Emergency Preparedness: severe weather

  • Published
  • By Airman 1st Class Nick J. Daniello
  • 92nd Air Refueling Wing Public Affairs
Editor's note: This is the first in a series of articles devoted to informing Airmen and their families about how to be prepared to survive in a variety of emergency situations. The tips and advice contained in these articles are recommendations only. Dial 9-1-1 in case of emergency and always seek professional emergency response as necessary.

Now that winter is here, Airmen and their families should be aware of how to prepare for severe weather.

"Prioritize your needs," said Staff Sgt. Joseph Mazure, 22nd Training Squadron Survival, Evasion, Resistance and Escape specialist. "Have weather alert notifications on your phone so you get the alerts ahead of time."

People are encouraged to have at least three days' worth of water and food set aside for emergencies.

"Stock canned food and items that don't need to be refrigerated," said Mazure. "For my family, I have between six and 10 gallons of water in emergency supply if something were to happen."

According to Mazure, his wife hung glow sticks throughout their house during a recent power outage. This practice helps avoid trips and falls if an outage were to occur.

"If the lights go out it, the breaker may need to be switched," said Mazure. "So it's good to know where your breaker box is."

Mazure suggested having multiple flashlights, headlamps, battery operated AM-FM radio and extra fresh batteries.

"Storms have been known to interrupt and knock out cell phone signals," he said. "If that happens the radio is your option to stay informed."

If a power outage occurs, there are multiple ways to stay warm.

"If you're indoors with no power and you need to stay warm, don't use an open flame unless it's in a fireplace," said Mazure. "Wear layers of clothing if you're hanging around the house; another option is using a catalytic heater to stay warm."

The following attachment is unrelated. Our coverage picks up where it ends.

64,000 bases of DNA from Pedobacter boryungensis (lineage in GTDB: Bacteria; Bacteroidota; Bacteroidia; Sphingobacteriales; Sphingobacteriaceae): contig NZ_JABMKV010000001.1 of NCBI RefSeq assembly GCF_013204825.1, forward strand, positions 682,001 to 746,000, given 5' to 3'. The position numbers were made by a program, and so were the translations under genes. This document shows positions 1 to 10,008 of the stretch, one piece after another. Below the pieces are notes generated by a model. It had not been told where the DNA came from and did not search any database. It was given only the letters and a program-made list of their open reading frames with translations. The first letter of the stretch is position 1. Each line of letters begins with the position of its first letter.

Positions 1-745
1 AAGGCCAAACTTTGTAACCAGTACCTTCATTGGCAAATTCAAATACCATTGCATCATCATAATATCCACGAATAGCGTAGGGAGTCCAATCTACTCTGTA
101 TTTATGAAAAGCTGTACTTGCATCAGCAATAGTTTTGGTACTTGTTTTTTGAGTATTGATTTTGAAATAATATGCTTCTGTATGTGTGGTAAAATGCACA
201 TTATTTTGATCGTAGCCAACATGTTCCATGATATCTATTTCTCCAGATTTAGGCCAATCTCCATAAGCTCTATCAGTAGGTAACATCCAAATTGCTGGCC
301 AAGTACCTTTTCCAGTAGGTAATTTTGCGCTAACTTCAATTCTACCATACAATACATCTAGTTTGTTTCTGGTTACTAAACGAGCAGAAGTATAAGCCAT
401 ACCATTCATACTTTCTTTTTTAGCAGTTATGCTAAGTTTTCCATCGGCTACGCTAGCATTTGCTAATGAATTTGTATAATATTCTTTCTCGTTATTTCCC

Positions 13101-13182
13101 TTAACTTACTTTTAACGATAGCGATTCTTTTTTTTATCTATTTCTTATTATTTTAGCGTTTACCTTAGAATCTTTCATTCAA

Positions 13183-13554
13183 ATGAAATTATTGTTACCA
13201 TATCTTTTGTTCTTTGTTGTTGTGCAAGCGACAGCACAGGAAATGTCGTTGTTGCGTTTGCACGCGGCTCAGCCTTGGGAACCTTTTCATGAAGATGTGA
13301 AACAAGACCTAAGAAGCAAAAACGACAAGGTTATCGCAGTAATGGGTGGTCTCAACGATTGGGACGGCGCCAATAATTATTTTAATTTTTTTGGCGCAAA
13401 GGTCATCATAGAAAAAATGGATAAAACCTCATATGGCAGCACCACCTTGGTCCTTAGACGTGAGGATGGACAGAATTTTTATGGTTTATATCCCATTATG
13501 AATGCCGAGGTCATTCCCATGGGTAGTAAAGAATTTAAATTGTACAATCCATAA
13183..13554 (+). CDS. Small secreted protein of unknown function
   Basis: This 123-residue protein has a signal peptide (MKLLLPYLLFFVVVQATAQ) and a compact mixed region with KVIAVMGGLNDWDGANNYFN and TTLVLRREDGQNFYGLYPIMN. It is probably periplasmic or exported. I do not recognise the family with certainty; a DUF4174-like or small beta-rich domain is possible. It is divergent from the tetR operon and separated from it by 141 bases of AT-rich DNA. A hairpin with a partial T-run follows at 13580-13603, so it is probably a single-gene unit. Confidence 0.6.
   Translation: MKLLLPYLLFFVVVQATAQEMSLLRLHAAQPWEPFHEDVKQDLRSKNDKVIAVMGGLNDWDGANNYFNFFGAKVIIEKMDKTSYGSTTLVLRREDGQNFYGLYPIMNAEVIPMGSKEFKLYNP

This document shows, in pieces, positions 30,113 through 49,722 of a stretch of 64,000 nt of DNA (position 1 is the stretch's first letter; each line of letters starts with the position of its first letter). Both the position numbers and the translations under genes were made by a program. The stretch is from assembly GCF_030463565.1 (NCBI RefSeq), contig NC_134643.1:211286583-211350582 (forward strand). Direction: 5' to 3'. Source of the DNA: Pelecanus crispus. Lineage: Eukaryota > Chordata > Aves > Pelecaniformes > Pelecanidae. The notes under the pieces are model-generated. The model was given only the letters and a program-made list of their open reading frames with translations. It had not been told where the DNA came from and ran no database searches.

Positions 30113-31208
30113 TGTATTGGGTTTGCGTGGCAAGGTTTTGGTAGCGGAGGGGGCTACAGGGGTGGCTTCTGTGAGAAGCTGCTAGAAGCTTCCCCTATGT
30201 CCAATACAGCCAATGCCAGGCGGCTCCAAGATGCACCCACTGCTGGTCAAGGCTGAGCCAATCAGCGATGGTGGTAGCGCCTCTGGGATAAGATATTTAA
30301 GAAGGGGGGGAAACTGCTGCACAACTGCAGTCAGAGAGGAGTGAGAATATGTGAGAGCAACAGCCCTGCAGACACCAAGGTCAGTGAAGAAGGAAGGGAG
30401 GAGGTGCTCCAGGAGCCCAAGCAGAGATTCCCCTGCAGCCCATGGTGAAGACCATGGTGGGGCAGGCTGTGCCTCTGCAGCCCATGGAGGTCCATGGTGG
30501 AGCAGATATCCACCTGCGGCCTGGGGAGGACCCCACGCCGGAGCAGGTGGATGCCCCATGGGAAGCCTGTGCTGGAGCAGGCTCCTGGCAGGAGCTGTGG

Severe wind storms have been known to down trees, telephone poles and throw other debris around. People are also encouraged to avoid exterior windows.

Mazure recommends having a first aid kit and to know what's in the kit and how to use it, and for people to tailor it if they have allergies or other unique needs.

Overall, a power outage results in no electronic devices, unless one owns a generator. Mazure suggests staying busy while waiting out the outage.

"Have something to do," he said. "Find a way to keep your mind engaged, play a board game for instance."

Here is a list of suggested items to have during an emergency:
· 3 days' worth of food and water
· AM-FM Radio
· First aid kit
· Extra Batteries
· Whistle
· Moist towelettes, garbage bags,
· Prescription medications and glasses
· Cash, travelers checks and change

Emergency supplies vary based on individual preference, and everyone is encouraged to do research and find what works for their personal needs. Many other helpful tips and suggested disaster preparedness kits can be found here: http://www.ready.gov/